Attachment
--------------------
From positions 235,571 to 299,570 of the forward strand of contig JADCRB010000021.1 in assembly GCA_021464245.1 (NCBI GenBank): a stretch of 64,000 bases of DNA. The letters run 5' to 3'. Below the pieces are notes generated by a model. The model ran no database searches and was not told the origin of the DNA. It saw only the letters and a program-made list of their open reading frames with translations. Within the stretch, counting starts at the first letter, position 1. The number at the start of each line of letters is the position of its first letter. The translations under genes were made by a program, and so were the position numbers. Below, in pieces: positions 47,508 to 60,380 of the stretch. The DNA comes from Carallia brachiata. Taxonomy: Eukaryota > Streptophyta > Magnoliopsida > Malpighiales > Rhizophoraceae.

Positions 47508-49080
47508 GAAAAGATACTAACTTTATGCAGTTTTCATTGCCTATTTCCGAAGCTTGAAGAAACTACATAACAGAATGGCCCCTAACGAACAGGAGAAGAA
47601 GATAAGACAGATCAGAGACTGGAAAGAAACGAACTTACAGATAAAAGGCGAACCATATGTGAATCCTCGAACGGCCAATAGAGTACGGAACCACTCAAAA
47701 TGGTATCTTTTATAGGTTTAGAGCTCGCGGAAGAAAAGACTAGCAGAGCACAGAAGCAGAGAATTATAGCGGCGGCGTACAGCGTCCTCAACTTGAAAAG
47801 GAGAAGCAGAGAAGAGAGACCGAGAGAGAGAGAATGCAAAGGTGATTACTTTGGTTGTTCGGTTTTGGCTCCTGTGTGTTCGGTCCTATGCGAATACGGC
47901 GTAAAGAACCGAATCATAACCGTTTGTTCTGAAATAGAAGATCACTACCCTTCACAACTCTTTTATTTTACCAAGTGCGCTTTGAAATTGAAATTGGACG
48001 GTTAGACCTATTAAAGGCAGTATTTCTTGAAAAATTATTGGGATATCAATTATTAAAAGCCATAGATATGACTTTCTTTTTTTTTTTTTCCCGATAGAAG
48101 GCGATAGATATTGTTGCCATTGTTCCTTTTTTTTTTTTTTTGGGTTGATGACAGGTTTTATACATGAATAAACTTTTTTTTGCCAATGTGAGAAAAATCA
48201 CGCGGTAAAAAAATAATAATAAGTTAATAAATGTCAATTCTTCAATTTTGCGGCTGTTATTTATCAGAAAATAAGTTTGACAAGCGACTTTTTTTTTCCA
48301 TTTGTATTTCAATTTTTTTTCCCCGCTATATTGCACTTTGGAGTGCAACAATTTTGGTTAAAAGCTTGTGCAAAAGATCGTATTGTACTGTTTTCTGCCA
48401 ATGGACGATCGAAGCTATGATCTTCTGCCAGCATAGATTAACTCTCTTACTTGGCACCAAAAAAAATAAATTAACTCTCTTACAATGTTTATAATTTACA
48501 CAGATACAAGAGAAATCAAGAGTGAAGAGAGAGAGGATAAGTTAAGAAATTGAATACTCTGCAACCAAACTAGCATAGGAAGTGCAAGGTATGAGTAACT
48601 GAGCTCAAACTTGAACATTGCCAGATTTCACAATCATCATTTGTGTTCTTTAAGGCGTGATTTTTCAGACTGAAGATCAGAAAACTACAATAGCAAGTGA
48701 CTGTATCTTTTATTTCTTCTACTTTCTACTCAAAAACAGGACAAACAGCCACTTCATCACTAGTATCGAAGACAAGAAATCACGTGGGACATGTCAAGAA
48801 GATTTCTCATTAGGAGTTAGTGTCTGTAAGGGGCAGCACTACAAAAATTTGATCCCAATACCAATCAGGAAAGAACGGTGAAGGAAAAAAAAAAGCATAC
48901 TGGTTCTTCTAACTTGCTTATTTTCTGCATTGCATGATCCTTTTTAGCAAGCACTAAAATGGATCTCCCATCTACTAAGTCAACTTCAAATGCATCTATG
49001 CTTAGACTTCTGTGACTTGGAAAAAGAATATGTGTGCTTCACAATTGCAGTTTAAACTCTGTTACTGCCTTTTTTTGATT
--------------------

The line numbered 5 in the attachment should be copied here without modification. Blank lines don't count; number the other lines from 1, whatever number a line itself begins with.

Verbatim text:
47701 TGGTATCTTTTATAGGTTTAGAGCTCGCGGAAGAAAAGACTAGCAGAGCACAGAAGCAGAGAATTATAGCGGCGGCGTACAGCGTCCTCAACTTGAAAAG